George also had the opportunity of cutting Alyanna’s umbilical cord which was part of our birth plan. It was such a priceless moment seeing the tiny creature we have both made (or more accurately speaking, pro-created).

Our first ever family picture
Our first ever family picture

Reminiscing all of these floods my heart with joy and gratitude. I couldn’t help but attribute my birthing success to the following:

Prayers. It was by GOD’s grace that we were able to do everything. Since day 1, we prayed everyday not just for a safe delivery but we were VERY SPECIFIC in asking HIM for a normal, less painful, un-medicated,straightforward delivery. HE never fails as always.

Strong “emotional why”. The biggest reason why we aimed to have a normal delivery so badly is because basically we are far away from our families. It’s just going to be George and Me! No mom, or dad, aunt or big sisters to help out! Normal delivery means fast recovery. I couldn’t afford to stay in bed to fully recover if I had a C-sec. George was also allowed to take only 5 days paternity leave, so I would  be by myself with the baby in the house after a week. Oh, and by the way, my insurance (basic government insurance similar to Philhealth) only covers normal delivery as mentioned in my previous post. It would have cost us a fortune if I had some birthing complications. I don’t know exactly how much it would cost, but just to give you an idea of how insanely expensive here, we paid a little over 700$ (roughly 30,000php) for the ultrasound alone. That was just the excess after the insurance coverage. I can’t imagine paying for a c sec. I could’ve given birth in the Philippines too, but that’s the least of our options and perhaps it would be more costly for us to do so considering the airfare and a high probability that George wouldn’t be around when I gave birth, which we certainly didn’t want. All these reasons propelled us to do whatever it would take to have a normal delivery.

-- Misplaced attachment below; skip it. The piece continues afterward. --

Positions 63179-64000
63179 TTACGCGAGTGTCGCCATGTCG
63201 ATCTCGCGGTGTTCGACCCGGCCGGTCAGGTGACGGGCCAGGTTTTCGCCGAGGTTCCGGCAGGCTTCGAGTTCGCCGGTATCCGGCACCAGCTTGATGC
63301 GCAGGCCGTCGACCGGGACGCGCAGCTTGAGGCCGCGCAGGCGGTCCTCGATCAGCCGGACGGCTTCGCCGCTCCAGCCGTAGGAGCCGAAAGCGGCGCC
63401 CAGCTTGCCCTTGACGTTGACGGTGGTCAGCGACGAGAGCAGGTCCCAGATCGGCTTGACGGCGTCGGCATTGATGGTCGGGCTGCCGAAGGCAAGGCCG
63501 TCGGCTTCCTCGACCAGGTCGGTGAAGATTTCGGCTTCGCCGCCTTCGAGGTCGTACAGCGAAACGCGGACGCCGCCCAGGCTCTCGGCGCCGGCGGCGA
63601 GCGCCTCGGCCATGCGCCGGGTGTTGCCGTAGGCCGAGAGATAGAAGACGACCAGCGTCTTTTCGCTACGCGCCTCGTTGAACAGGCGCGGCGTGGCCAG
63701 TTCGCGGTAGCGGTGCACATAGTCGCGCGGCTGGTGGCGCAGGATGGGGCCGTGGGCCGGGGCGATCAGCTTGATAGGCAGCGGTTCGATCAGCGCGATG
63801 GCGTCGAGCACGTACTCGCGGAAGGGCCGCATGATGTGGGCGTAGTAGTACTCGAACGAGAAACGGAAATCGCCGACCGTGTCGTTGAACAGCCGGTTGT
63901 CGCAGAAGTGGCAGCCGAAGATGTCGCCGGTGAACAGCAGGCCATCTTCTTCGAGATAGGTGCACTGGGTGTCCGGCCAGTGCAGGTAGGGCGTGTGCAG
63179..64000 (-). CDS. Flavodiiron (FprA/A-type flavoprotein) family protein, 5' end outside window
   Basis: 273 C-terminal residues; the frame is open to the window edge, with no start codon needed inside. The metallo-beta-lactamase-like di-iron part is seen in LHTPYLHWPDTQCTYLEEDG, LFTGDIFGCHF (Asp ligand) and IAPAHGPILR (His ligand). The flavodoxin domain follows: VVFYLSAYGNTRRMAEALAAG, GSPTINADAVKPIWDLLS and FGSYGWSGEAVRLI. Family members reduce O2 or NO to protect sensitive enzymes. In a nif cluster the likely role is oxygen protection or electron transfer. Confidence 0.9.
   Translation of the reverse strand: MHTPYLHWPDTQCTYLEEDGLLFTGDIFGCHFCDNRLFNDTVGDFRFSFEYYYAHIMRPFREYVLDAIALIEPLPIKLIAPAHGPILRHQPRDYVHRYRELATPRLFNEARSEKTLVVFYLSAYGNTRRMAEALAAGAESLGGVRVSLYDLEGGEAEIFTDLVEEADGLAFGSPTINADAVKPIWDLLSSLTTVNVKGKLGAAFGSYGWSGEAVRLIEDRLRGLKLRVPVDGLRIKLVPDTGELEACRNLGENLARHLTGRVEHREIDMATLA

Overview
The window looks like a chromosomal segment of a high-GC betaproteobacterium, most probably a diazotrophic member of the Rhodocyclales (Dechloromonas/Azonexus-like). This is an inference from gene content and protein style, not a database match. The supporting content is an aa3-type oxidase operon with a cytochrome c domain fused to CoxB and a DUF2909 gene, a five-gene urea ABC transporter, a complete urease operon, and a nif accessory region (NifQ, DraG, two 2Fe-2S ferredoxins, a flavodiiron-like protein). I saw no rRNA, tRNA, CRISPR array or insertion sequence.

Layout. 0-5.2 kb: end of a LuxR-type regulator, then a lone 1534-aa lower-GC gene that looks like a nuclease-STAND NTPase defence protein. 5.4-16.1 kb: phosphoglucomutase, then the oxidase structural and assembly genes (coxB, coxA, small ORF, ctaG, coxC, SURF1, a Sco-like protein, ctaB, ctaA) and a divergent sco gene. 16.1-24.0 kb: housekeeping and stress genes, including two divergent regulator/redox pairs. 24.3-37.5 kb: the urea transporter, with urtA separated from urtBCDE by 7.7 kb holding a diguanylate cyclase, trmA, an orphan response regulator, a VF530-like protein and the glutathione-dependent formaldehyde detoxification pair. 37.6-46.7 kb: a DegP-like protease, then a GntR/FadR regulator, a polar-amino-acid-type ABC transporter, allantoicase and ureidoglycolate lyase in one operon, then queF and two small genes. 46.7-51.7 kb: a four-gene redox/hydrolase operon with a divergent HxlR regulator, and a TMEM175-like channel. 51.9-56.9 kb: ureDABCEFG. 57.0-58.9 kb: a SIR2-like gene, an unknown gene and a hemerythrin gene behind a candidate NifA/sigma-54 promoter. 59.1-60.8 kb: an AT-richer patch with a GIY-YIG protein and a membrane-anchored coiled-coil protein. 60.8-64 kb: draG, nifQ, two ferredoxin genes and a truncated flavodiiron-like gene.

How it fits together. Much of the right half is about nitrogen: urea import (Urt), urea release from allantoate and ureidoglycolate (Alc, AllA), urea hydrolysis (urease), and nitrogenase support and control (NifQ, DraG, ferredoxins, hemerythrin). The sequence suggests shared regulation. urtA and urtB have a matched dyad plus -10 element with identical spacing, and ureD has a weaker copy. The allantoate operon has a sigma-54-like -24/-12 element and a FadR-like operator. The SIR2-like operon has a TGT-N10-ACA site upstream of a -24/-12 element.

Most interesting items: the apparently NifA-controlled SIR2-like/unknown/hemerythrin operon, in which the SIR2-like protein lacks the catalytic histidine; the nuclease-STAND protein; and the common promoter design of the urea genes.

Consistent exercise and physical activity. Labor is called labor because it’s hard work. It requires good stamina and physical vitality. Training is the way to go. It helped a lot for me that since early pregnancy days, I was always on the move – Lifting car seats, strollers, cleaning the house and all other household chores. It kept my weight on check and enhanced our routine pregnancy exercises. Therefore for those moms who work in an office, do your best to do some physical activity in the evening. There are exercises you can find online that you can safely do specifically for each month throughout your pregnancy which will help you prepare yourself for the labor. The husband-coached childbirth has a long list of exercises which you can follow and you should get your husband to help you out and encourage you to do it every night before sleeping. One other tip I learned is good sleeping position throughout pregnancy – don’t sleep on your back, especially on the later part of your pregnancy when your belly is already big. Always try to sleep on your LEFT side so that your baby gets the optimum flow of oxygen-rich blood pumped by your heart. I didn’t know about this until I got pregnant! Now, I am so used to sleeping on my left side instead of lying in my back.